NASA’s Billion-Pixel Mars Panorama Shows The Red Planet In Amazing Detail

By David Wharton | 6 years ago

NASA’s Curiosity rover has been providing plenty of amazing images from the Red Planet for armchair astronauts such as myself to pore over. But while we’ve seen tons of looks at Curiosity’s path across Mars so far, NASA just raised their game by releasing a 1.3 billion-pixel interactive panorama of Curiosity’s Martian surroundings. Yes, that’s billion with a b.

In this first shot, you can see Aeolis Mons, or “Mount Sharp,” looming in the distance to the southeast of the rover. The image below is zoomed out around two-thirds of the way, so you can see Curiosity in the foreground. At full zoom, you can clearly make out ripples in the sand on the side of the mountain. (You can click all the below images for larger versions.)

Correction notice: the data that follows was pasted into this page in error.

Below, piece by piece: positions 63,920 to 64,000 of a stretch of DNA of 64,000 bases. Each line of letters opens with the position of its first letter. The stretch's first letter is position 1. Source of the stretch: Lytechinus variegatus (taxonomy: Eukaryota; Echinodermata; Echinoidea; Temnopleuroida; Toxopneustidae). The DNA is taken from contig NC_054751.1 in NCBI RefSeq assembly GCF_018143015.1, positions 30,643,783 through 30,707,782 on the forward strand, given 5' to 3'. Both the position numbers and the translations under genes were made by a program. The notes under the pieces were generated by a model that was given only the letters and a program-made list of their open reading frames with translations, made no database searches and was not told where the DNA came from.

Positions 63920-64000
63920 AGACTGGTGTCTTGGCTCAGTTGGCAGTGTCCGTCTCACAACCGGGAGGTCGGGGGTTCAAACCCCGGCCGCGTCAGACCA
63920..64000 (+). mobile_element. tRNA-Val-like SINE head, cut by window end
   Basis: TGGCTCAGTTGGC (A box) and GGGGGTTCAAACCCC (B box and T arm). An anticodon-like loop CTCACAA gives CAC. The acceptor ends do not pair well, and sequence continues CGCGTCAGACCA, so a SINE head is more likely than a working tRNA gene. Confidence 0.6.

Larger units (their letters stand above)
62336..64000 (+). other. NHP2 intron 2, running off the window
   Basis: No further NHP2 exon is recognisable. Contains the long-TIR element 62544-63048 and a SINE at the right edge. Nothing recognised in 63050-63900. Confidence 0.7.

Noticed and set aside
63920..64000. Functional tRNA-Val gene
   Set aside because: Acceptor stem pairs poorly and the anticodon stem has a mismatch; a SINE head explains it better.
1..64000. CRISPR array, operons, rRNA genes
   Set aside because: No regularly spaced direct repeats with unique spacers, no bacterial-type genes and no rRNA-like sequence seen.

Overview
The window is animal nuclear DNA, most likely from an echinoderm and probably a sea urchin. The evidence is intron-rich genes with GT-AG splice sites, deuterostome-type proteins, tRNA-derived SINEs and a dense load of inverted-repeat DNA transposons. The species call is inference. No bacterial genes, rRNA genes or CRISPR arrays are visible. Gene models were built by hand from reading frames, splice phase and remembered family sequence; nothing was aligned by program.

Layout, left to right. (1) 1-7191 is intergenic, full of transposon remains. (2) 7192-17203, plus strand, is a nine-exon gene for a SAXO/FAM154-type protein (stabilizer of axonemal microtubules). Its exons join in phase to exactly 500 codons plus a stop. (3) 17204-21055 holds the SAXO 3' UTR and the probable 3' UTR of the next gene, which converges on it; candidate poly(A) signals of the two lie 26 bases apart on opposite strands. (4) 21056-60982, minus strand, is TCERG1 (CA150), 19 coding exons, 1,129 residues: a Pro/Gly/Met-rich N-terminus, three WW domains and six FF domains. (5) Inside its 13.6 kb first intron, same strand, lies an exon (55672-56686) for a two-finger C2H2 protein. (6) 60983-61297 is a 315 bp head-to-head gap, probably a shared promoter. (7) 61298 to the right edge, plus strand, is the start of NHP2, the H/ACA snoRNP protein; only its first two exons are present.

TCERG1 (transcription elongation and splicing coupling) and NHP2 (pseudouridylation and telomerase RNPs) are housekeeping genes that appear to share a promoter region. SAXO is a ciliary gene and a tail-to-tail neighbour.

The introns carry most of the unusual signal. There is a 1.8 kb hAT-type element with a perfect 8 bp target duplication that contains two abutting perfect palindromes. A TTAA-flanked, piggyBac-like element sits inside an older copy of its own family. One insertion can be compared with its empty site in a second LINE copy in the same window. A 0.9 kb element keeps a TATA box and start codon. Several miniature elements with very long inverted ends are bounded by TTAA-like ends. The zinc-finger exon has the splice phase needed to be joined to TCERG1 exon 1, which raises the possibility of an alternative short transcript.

MarsMountSmall

The panorama is impressive enough as a still image, but once you start zooming is when your jaw will really hit the floor. in you keep expecting it to hit max zoom. but then it just keeps pushing in further and further. Rocks and dust have never looked this good. Here’s a patch of the landscape, zoomed nearly all the way in.

MarsRocksSmall

It’s also very cool to see the crisscrossing swirls of Curiosity’s tracks showing how it was maneuvered around Rocknest during the rover’s stay in the area.

MarsRocksSmall

You can even see the tracks stretching off into the distance, marking her path from Bradbury Landing.

MarsRocksSmall

The interactive panorama was created by combining some 900 pictures shot by Curiosity’s cameras. The images give us a sharp look at a stretch of Martian sand dubbed “Rocknest,” where Curiosity performed analysis of Martian soil last October. The various shots were taken between Oct. 5 and Nov. 16, 2012, and reflect various types of lighting and clarity since they were taken at different times. It’s definitely worth clicking over to NASA’s site to play around with the interactive panorama. It’s the closest most of us will likely ever get to exploring the Red Planet for ourselves.

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